The concept and core joke of Supa Hot Fire is simple: He is a rapper who continually reminds you that he is “not a rapper”; he is not very good at rapping (his killing blow is “Boom. Bam. Bop. Bada bop boom. Pow.”) and yet his friends gas him up anyway. This series of parody rap battles — masterminded by comedian DeShawn Raw — might be the only internet thing you need to witness in order to understand the 2010s online. It’s not just that it gave birth to a canonical GIF, a shot of Supa Hot Fire smirking as his crew goes nuts. Or that, as an early web series masterminded by a young black comedian that became a crossover triumph (Chris Rock and Soulja Boy appeared in the series years before it became normal for celebrities to be on TikTok), it blazed a trail to success for a huge amount of the decade’s digital culture. It’s also that Supa Hot Fire is a perfect encapsulation of the experience of culture and politics on the social-media dominated internet, where all politics and culture is seen through the lens of fanatical mob fandom divorced from actual content. At least in the case of Supa Hot Fire, the unflinching allegiance is funny, not terrifying. Boom. Bam. Bop. Bada bop boom. Pow.
If your brain has attempted to repair whatever trauma it developed after first hearing it, “Friday” is a single by Rebecca Black. Who? Exactly: The song was written and recorded by ARK Music Factory, which was a business in which well-off parents paid ARK to write and produce singles and music videos starring their children. This reversal of what we assume is standard music production (an artist writes a song, a label pays for that song) is how we ended up with “Friday,” a song so wonderfully strange and ill-conceived that it’s hard to even decide which part of the song is best: the extended dilemma about which car seat to choose (“Kickin’ in the front seat / Sittin’ in the back seat / Gotta make my mind up / Which seat can I take?”)? The informative way in which Black lays out the sequence of days that compose the standard week (“Yesterday was Thursday / Today it is Friday … Tomorrow is Saturday and Sunday comes afterwards”)?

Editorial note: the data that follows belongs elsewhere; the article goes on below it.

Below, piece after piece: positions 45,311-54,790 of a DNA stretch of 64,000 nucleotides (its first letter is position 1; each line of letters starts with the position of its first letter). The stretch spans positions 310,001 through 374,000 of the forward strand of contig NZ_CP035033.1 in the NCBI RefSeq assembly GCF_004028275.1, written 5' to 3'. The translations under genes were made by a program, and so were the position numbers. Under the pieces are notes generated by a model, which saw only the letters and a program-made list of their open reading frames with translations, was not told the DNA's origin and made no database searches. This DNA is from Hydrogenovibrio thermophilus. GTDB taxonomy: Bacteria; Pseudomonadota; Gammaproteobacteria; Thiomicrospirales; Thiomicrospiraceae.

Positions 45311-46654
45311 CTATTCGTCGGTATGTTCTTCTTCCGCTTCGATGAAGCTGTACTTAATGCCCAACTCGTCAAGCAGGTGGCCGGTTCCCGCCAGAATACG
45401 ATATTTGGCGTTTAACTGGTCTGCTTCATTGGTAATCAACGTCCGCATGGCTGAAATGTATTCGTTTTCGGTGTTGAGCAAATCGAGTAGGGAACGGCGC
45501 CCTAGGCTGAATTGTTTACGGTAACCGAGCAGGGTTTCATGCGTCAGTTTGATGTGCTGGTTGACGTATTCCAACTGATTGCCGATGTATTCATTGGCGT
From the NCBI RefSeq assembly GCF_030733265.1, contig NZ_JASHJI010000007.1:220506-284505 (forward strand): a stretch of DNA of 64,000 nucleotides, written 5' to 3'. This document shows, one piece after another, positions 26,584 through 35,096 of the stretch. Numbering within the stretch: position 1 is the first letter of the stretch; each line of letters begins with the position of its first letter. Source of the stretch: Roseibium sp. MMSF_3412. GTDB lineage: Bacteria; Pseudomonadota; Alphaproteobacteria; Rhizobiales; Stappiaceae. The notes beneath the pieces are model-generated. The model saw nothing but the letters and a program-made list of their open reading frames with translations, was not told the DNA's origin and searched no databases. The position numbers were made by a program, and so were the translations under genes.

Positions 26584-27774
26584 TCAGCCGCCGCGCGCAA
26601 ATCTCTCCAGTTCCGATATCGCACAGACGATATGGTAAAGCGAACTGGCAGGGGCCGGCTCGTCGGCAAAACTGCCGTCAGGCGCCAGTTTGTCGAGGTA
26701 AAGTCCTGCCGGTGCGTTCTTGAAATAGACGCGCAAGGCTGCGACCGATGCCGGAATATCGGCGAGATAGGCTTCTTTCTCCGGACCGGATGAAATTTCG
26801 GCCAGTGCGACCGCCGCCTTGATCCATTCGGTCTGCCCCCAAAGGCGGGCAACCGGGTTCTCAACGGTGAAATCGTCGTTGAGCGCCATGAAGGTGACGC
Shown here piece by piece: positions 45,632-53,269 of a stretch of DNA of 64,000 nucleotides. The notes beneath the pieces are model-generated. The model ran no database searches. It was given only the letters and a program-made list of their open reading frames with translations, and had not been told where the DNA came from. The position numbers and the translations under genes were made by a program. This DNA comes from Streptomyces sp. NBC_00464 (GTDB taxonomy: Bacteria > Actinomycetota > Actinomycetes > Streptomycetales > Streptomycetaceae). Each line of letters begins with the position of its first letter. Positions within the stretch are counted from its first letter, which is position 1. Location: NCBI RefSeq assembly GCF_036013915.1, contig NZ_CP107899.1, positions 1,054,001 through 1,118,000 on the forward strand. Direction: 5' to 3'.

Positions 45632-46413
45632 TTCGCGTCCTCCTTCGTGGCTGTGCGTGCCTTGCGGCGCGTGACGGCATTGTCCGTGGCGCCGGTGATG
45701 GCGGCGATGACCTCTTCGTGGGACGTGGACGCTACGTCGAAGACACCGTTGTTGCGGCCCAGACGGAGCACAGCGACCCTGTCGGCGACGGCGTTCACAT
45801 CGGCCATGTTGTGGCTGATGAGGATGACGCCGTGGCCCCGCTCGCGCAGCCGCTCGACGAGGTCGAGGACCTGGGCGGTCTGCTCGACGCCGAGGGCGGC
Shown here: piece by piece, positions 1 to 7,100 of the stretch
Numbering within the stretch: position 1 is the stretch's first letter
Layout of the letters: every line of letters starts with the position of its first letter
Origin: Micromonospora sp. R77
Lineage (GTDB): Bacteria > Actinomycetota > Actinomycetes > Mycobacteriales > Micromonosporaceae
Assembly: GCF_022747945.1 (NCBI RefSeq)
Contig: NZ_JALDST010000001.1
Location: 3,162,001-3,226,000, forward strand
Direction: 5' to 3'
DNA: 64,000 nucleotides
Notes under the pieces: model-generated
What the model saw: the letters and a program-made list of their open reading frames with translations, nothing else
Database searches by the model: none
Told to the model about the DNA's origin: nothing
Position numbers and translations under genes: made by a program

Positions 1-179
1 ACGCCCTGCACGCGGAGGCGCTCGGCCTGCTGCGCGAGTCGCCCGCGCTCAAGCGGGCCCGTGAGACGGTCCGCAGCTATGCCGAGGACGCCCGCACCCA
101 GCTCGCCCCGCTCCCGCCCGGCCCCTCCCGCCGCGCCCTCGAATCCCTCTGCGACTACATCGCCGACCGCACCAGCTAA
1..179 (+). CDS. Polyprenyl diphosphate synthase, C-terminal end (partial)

I think what I liked the most about Friday was that everyone’s reaction felt like the right amount of mean. Like, yes, we were laughing at Friday, but not too much. Friday is cringe-inducing in many ways, but we also can acknowledge that she’s having fun! She’s ready for the weekend! Rebecca Black is trying her best. She didn’t ask for this attention, but she ended up fine by all accounts. “Friday,” unlike “Bed Intruder,” was a transparent, earnest attempt at fame, and it achieved its goal in a certain sense. It was one of the first and most prominent indications that social media could turn anyone into William Hung.
Throughout this decade, Kanye West has been the artist who understood the potential of the internet more than any major musician. “Ima fix wolves” — his tweeted declaration that he would put an updated version of his track “Wolves” on music-streaming services — was, all its goofiness aside, a landmark moment in the rise of streaming: If websites can get updated, if software can get bug fixes and patch notes, if we have the technological means to improve our work on a rolling basis, why would we ever choose to lock it in amber?
But, look, my actual favorite Kanye West tweet is his one about watching top-ten anime rankings on YouTube. Stars — they’re just like us! Imagine if Hayao Miyazaki saw Kanye’s tweet and said, “Ima fix spirited away.”